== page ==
All Politics are Local
Fancy Farm Frenzy Over 2014 Race
The 133rd Fancy Farm Picnic was held this past weekend in Graves County. Up until just a few weeks ago, many would have expected an off-year for the political event. But with high profile entrances into the 2014 U.S. Senate race, it can perhaps be said now there are no “off-years” at Fancy Farm.
Under the massive bingo tent at the Fancy Farm Picnic, a victory is clear-cut. The first person to mark off five numbers in a sequence yells out “Bingo!” and is declared the winner. In the political arena just a few feet away, a win is far more difficult to call. In fact, the hysteria under the metal pavilion can become downright confusing. The cacophony of the evenly split Republican and Democrat throng swirls together to a point where you can’t tell who is lustily denouncing what.
But then, like all other major prize fights, the National Anthem unites all in attendance for a brief moment. Then everyone settles in to watch and jeer as the political combatants tear each other apart.
This year’s main event, and next year's: the 2014 U.S. Senate Race.
Enter incumbent Republican Senator Mitch McConnell.
“But look, you know, before I get started, I want to say how nice it is, how nice it is, to see [former Kentucky Democratic Party Chairman] Jerry Lundergan back in the game," McConnell said early in his speech. "Like the loyal Democrat he is, he’s taking orders from the Obama campaign on how to run his daughter’s campaign.”
That was the closest McConnell came to directly acknowledging presumptive Democratic challenger Secretary of State Alison Lundergan Grimes. Senate Minority Leader McConnell then pivoted to highlight his chance to be Senate Majority Leader if the Senate changes hands.
“We’ve obviously got some big elections coming up," McConnell said. "But we’re not just choosing who’s going to represent Kentucky in the Senate. We’re deciding who’s going to run the Senate."
Grimes took to the podium with her grandmother by her side, and lobbed her first attack, using some colorful rhetoric in calling the five-term senator an obstructionist.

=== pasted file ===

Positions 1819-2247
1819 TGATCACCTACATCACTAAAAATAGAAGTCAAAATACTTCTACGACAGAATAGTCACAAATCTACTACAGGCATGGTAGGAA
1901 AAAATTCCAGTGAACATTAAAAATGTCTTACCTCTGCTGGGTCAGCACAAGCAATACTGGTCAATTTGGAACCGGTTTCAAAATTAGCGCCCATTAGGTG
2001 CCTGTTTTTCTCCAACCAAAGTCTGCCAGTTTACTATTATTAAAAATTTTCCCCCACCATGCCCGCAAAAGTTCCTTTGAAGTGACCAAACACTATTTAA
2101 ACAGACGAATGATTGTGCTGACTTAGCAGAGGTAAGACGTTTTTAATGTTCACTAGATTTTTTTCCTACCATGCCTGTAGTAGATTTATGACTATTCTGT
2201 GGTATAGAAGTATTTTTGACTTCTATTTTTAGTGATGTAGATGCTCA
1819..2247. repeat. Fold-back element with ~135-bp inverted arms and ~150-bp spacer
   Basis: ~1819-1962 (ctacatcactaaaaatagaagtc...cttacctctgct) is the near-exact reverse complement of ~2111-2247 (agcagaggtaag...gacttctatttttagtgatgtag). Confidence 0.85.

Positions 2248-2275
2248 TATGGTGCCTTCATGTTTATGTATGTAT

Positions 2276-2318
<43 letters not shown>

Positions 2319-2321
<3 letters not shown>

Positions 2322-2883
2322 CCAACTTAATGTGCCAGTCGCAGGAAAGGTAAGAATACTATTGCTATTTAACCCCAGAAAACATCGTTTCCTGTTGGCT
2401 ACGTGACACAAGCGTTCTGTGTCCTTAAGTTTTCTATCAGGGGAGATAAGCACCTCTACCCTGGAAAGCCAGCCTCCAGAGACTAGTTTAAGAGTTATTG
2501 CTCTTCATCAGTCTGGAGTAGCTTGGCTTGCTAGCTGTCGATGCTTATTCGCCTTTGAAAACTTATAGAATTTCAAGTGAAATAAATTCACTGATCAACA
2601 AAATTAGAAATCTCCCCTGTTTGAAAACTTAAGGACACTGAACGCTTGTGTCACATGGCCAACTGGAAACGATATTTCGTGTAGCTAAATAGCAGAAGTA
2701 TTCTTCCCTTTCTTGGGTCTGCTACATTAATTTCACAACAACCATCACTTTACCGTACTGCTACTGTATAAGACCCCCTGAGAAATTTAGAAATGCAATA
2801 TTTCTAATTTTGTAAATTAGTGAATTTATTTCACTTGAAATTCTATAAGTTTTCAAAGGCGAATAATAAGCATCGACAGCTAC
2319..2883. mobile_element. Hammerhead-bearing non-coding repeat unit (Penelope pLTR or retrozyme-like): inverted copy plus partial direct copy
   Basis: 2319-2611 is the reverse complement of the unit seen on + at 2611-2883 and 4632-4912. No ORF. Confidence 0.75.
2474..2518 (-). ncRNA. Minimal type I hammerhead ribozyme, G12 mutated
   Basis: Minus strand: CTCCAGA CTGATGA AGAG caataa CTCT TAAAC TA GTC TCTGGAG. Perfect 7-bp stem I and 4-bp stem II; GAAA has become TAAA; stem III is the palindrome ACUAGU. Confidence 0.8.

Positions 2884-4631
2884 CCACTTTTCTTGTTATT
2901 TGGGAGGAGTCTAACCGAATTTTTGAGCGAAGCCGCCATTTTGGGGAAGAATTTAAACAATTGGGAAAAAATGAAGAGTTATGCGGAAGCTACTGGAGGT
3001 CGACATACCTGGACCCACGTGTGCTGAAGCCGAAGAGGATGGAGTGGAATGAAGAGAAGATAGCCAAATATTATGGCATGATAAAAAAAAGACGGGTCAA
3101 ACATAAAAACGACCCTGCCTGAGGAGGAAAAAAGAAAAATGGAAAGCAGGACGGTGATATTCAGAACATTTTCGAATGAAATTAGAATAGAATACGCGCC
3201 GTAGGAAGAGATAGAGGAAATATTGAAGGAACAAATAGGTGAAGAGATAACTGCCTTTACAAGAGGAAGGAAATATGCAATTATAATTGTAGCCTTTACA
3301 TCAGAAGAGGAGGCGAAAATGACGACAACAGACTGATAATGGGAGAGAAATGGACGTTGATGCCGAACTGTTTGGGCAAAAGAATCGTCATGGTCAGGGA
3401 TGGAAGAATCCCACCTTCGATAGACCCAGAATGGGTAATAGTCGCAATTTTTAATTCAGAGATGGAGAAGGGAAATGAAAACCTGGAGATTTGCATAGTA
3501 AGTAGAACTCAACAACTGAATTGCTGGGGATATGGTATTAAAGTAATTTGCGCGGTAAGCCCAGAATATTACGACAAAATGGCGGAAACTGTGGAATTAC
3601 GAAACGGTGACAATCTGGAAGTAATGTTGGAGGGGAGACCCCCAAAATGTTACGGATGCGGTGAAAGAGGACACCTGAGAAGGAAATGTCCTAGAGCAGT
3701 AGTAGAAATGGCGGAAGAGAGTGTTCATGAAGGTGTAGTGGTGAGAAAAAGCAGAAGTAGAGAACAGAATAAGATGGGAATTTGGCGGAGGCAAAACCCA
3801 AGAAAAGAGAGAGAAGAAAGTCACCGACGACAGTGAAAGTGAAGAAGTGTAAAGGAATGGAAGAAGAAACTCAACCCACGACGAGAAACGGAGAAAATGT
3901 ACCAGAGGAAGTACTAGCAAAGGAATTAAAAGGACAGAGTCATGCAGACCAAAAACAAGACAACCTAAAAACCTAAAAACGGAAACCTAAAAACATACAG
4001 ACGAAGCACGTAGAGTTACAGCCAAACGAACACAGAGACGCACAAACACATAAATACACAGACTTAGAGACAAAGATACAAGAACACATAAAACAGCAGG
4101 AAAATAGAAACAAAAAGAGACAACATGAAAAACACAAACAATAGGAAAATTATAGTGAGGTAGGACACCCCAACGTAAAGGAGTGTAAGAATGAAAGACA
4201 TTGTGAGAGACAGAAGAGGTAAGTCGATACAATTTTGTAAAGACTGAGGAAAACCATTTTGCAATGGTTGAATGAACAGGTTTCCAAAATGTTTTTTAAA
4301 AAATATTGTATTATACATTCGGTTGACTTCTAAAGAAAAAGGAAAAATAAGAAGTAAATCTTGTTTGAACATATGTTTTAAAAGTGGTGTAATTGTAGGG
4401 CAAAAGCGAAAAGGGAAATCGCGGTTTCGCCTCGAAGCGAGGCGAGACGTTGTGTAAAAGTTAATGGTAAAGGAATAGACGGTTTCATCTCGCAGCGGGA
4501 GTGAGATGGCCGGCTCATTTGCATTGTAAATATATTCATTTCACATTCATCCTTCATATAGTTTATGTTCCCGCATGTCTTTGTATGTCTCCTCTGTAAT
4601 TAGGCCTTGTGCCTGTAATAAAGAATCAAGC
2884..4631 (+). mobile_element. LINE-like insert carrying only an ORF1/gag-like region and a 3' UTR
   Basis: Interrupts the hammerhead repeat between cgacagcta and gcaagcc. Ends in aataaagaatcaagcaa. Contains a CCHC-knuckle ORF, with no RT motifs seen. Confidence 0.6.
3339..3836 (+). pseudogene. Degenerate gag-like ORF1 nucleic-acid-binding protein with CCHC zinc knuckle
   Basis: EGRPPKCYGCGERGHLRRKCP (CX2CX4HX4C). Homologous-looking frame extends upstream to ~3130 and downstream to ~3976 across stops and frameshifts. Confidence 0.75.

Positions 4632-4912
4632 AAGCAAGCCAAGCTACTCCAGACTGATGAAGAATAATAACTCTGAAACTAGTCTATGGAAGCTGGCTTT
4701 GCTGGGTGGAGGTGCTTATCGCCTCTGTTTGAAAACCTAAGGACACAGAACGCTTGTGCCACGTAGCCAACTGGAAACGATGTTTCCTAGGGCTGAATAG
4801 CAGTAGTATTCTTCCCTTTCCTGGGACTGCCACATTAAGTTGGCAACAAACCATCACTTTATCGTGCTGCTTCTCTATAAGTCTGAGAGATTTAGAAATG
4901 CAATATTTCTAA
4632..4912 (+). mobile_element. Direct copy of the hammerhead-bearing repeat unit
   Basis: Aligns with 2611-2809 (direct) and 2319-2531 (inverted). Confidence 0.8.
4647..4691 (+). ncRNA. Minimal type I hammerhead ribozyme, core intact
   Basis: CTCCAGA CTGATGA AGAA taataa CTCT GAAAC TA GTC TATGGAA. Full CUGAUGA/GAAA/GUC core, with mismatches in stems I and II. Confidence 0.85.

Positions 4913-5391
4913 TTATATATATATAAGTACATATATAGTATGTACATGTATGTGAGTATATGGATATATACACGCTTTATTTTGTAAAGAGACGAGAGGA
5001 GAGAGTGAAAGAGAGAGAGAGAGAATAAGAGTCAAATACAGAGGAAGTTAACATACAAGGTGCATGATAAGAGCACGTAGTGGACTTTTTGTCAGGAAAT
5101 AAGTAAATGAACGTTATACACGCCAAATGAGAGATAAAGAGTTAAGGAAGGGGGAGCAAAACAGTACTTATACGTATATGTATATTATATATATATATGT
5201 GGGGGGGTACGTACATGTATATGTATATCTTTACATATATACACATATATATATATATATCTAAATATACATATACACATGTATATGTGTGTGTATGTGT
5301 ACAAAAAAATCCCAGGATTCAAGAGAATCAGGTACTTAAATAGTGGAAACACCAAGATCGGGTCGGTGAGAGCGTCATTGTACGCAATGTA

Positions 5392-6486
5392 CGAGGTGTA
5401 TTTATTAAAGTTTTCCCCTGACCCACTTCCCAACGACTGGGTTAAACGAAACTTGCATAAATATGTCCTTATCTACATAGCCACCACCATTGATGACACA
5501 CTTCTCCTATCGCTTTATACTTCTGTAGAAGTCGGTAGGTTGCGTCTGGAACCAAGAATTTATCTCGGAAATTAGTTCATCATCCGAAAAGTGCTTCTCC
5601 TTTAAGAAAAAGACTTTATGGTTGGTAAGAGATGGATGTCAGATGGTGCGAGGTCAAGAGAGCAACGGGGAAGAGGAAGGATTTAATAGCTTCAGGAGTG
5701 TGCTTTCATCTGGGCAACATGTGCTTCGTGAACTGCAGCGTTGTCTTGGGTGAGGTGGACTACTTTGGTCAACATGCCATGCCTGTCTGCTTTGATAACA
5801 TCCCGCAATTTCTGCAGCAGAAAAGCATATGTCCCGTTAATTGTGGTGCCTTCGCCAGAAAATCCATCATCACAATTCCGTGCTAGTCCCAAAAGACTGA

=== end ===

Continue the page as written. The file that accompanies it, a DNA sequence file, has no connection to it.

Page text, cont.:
"Let's just tell it like it is," Grimes said. "If the doctors told Sen. McConnell that he had a kidney stone, he'd refuse to pass it."
The rest of Grimes message attacked the political machine that she says McConnell has been a part of for too long.
“The truth is there’s a reason that Sen. McConnell is disliked by not only the voters of Kentucky, but by the entire United States," Grimes said. "And that’s because there’s a disease of dysfunction in Washington D.C. And after 30 years, Senator McConnell is at the center of it.”
Following her speech, while the crowd was still cheering and jeering, Grimes walked over and shook McConnell’s hand. Then McConnell left the stage before his primary opponent, Louisville businessman Matt Bevin took to the podium. It’s common for McConnell to leave before the speaking ends, but Bevin used his absence as a talking point.
“Where’s Mitch?" Bevin chanted with the crowd. "You know, the people of Kentucky have been wondering that for quite a while now. On both sides of the aisle, I’ll have you know.”
Bevin was clear that he doesn’t intend to lose his race.
"I don't intend to run to right of Mitch McConnell," Bevin said. "I don't intend to run to the left of Mitch McConnell. "I intend to run straight over the top of Mitch McConnell and straight into the U.S. Senate."
When the dust settled, KET’s Comment on Kentucky host and Fancy Farm emcee Ferrell Wellman said the event was one of the better Fancy Farms he’s ever attended.
Wellman said the Republican primary between McConnell and Bevin could be contentious.
“I think Bevin has the potential to be a serious problem for Sen. McConnell," Wellman said. "The key there is potential. What he needs to do is generate some money. He may not like the idea that you have to spend a lot money, but he’s going to need some money to match the enormous resources that Sen. McConnell has."
Unlike the Bingo tent, today’s political match-up didn’t yield a clear winner. But fundraising totals due to the Federal Election Commission in October will provide a better picture of who's ahead on points, and how well the candidates are positioned for the rest of their fight.